Despite its rise in popularity the unpretentious village of Gansbaai remains a fishing village at heart - much to the delight of residents and visitors alike.
Gansbaai was "discovered" in the late 1880's by a Stanford fisherman, and is named for the colony of Egyptian geese which used to nest there - while we cannot determine whether this is the real story or not, it really doesn’t matter as this town has a big reputation as the perfect coastal getaway.
Its ideal location between Hermanus and Pearly Beach, Gansbaai lies in Walker Bay at the foot of the Dynefontein Mountains with breathtaking views and abundance of fynbos along the coastline.
Both Southern Right Whales and Great White Sharks frequent the Atlantic waters of the Danger Point Peninsula and are a major draw card for the town. It may be famous as the white shark capital of the world, but the small town of Gansbaai in the Western Cape's Overberg region has a lot more to offer than toothy fish.
The entire Walker Bay area, between Gansbaai and Hermanus, is a whale sanctuary and the gentle giants of the southern ocean, the Southern Right Whale, can be sighted within metres of the shoreline where they come annually to mate and calve.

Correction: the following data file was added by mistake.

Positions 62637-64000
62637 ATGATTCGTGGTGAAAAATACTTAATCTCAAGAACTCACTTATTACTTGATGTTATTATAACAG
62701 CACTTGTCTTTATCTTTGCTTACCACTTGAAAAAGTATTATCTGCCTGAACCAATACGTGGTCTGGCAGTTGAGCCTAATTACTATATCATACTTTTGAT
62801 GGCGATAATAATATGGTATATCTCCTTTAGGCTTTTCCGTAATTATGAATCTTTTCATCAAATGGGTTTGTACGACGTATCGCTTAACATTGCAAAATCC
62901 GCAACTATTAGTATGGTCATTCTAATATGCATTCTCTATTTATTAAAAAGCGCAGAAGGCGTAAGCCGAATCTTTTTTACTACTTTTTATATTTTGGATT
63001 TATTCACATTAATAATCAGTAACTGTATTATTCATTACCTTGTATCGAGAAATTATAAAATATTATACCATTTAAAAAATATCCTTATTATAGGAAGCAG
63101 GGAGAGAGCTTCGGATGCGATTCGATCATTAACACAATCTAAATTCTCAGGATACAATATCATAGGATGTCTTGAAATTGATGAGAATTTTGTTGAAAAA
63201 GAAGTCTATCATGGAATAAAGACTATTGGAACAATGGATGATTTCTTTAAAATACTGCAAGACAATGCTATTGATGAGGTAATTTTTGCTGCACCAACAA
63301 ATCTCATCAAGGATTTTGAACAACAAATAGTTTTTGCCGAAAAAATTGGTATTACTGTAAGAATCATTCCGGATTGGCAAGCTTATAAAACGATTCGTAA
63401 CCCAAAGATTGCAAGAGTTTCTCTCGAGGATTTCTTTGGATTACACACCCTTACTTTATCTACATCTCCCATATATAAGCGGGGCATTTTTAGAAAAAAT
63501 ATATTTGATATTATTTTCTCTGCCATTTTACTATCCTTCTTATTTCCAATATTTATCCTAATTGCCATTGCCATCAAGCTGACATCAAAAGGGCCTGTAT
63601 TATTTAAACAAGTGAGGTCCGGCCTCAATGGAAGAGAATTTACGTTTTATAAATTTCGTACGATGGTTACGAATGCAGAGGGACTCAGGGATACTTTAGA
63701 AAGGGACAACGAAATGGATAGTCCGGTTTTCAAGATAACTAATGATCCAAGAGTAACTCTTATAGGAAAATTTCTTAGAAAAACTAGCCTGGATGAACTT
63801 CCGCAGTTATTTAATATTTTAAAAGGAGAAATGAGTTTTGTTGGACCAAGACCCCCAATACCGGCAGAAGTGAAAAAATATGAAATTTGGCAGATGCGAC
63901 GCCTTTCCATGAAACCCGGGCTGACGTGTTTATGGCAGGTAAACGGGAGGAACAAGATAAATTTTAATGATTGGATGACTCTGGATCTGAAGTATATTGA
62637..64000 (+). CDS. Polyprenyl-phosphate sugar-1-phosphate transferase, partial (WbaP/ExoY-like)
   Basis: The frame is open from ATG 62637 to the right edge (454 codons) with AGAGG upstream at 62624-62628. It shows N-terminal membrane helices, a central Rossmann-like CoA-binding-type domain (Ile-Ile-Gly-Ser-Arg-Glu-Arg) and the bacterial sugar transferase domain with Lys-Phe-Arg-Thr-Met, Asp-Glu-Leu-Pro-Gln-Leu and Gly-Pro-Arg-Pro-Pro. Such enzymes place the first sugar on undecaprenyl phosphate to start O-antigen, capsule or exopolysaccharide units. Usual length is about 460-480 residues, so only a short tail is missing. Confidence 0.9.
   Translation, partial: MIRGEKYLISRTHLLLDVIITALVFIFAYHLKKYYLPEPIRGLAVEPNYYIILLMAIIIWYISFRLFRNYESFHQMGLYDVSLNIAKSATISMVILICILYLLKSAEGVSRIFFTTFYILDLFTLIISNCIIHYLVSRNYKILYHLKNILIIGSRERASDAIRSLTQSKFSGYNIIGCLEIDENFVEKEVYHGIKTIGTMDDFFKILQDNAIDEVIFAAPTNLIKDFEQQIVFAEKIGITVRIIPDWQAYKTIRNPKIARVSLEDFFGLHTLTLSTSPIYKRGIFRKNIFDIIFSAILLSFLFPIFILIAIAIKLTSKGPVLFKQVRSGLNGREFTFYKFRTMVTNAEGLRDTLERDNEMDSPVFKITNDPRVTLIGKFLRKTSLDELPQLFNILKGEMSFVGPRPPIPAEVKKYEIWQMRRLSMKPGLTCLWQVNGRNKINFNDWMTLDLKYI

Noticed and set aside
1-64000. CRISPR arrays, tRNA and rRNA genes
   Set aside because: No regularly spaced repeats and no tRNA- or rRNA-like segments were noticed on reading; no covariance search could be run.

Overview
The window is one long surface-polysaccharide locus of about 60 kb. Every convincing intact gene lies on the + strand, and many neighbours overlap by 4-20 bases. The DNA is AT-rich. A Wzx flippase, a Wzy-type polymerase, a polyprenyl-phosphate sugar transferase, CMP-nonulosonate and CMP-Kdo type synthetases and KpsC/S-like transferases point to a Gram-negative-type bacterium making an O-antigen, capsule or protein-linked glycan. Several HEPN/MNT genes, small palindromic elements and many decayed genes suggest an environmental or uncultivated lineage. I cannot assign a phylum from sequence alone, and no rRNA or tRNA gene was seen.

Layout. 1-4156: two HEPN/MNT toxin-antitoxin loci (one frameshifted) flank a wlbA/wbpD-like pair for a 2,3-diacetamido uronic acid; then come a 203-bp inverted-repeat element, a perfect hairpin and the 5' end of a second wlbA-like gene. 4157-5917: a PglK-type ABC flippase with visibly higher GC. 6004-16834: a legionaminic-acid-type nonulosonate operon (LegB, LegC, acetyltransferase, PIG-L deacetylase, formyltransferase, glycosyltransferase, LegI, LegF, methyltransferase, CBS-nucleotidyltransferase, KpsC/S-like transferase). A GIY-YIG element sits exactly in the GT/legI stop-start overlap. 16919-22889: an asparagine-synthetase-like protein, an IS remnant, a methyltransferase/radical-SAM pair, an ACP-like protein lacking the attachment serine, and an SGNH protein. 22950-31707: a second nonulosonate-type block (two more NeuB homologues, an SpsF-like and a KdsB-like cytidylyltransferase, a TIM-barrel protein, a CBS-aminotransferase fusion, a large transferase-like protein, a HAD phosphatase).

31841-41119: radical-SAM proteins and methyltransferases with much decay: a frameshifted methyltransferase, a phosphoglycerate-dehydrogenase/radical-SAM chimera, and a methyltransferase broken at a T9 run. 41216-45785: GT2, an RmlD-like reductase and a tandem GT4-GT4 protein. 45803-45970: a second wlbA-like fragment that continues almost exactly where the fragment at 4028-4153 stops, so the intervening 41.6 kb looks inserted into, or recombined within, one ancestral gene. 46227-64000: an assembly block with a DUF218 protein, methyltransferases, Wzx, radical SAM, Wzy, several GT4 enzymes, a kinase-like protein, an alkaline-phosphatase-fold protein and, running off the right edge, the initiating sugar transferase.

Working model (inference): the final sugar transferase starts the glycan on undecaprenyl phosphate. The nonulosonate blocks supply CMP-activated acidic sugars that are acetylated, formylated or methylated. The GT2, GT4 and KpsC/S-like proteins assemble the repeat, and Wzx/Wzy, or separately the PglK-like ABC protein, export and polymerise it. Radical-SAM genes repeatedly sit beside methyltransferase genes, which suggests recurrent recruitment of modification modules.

Gansbaai lies in the heart of the fynbos biome, which is home to thousands of plant species, a number of which are some of the rarest on earth. There are a number of conservancies and reserves in the area that protect these species and organised hikes in the region allow one easy access to this kingdom of plants.
Gansbaai is ideal for those seeking an active outdoor lifestyle, with numerous opportunities for divers, fishing and boating enthusiasts, as well as bird-watchers, who will be entranced by the nearby Dyer Island with its penguin breeding colony. Geyer Island is home to a seal colony which attracts the great white sharks for which the town is world-famous, and there are several nearby nature reserves, including the Grootbos Nature Reserve with over 1000 hectares of pristine fynbos. Another attraction is the Klipgat Cave, which boasts the remains of both Stone Age man and San pottery. An ancient Milkwood forest graces the area, and there are numerous hikes, 4x4 trails and opportunities for horse-riding. Gansbaai's harbour is home to an active fish factory, and visitors can buy the freshest seafood straight off the boats. The Danger Point lighthouse is also open to the public, offering spectacular views over the rugged coastline which has claimed many ships, most famously the Birkenhead.
Residents in Gansbaai boasts that everyone in town is fisherman despite their profession and as the popular Afrikaans song asks - “wie maak vir Gansbaai lekker?” - who makes Gansbaai such a wonderful place? The answer would be a resounding “the locals!”